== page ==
2008-02-12

Where was that again?

The second time I worked for the RCMP, I was a Telecommunications Operator - Civilian Member even. This meant I was no longer paid by the city, I was paid by the Feds and much better I might add.

This job was in a different town, a bit north of home, much smaller place, but it was designated as sub-division headquarters. I have attached a picture of AB, I added a red line about where the subdivision boundaries are. If you follow the hwy up from the green city to where there are two dots side by side, headquarters is the dot on the right - Peace River. It is somewhat central to the s/div so it makes a kind of sense, until you realize that the town only has about 6000 people.
Yes, it takes up about a quarter of the province too - the green dot and the bottom three red dots were all answered by the people at the detachment in GP (green dot) all of the rest went through Peace River. Thirteen detachments, only one of which did not have either a reserve or Metis settlement. The rest made up for that one by have multiples though. We only had two phones with dedicated lines so we knew where those calls were coming from, the rest came in like on an 800 number - anonymously.

My job was to answer phones from all of these places and to advise the cops where they were needed by radio. Usually during the day, the larger detachments had someone in the office, so it was mainly evenings, nights and weekends that we were busy. The other part of my job was to make sure I knew where the cops were, what they were up to and get them help if they needed it and check the computer for warrants etc.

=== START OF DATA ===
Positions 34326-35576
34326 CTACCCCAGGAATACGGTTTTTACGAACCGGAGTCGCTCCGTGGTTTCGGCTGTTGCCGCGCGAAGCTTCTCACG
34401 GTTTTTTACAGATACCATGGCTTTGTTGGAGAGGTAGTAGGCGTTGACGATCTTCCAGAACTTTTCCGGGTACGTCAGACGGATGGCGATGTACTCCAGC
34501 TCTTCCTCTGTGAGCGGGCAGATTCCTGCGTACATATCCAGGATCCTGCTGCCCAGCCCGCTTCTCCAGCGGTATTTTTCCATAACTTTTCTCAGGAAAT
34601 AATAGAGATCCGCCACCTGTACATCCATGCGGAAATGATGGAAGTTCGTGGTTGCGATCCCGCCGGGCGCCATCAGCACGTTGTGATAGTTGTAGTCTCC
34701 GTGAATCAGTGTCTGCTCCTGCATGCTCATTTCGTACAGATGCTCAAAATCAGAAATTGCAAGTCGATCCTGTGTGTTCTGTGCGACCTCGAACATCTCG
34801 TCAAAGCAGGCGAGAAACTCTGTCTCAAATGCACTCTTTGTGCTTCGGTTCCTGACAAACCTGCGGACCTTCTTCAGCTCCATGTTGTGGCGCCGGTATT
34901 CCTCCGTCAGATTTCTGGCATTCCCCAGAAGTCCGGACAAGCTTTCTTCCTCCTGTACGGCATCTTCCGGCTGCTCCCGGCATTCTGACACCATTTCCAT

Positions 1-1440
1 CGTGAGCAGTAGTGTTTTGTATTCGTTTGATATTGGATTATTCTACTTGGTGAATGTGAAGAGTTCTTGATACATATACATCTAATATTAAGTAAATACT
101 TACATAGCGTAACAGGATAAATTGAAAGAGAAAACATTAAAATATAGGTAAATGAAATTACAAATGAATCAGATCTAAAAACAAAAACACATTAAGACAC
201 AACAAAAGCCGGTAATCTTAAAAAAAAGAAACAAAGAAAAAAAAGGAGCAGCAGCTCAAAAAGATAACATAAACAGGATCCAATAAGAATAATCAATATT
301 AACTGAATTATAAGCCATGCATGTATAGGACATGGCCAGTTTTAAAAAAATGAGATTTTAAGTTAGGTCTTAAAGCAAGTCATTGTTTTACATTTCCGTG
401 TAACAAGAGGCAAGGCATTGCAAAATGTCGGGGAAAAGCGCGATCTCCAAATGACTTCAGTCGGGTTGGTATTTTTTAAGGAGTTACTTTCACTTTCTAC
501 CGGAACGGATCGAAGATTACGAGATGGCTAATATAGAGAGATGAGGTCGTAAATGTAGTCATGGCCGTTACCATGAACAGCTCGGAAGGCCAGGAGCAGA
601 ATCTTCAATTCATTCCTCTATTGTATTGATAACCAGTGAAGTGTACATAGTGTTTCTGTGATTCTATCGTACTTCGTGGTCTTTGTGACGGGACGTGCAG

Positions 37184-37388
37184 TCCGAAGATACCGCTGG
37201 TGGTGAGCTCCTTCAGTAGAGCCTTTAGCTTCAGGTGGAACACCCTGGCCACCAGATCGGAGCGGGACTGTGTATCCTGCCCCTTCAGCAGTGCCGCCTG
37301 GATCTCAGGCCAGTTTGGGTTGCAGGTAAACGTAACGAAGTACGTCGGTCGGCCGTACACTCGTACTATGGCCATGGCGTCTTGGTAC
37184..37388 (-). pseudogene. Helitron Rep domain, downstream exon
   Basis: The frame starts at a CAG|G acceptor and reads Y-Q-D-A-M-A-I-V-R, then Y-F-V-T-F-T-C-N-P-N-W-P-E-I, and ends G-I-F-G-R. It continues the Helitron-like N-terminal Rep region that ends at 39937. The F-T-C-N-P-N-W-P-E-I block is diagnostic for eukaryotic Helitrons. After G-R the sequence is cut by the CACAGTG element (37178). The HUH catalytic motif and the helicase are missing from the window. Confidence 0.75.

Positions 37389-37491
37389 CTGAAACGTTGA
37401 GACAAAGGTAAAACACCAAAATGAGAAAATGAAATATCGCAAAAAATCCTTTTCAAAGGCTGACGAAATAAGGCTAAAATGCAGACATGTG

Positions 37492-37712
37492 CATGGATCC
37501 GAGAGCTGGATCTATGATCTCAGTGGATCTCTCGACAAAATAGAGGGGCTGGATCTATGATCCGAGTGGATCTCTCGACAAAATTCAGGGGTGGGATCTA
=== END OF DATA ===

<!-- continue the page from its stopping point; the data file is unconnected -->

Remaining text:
So, you needed to wade through all of that to understand my level of amused frustration about this call:


Me: RCMP how can I help you?

Caller: I need the police for ... (I can no longer remember - maybe a b&e - nothing urgent)

Me: where are you calling from?

Caller: Home

(yeah, thats helpful!)

Me: I'm sorry sir, what town are you calling from?

Caller: I don't live in town.

Me: What is the town nearest to where you live sir?

Caller: Oh, I don't live near town, I must be at least 20 miles out of town.

Me: I'm sorry sir, I am in Peace River, at this hour all the local detachments transfer their calls to me. I need to know what detachment or town you live near or I can't send anyone out to help you.

Caller: Oh, okay, you head west 4 miles then .....(gave me complete directions except the town name)

Me: Sir, are those directions from Peace River?

Caller: No, why would I give you directions from Peace River?

Me: As I just said sir, I am in Peace River and I need to know which detachment you usually call if you require assistance.

Caller: Oh, well, I am outside of ***** where the hell do you think I am? Why am I talking to Peace River?


He then hung up. I had taken the pertinent info, name and what the problem was prior to trying to find out where he was thankfully, so I was able to dispatch a cop out. Thank goodness it was a quite night across the rest of the s/div though.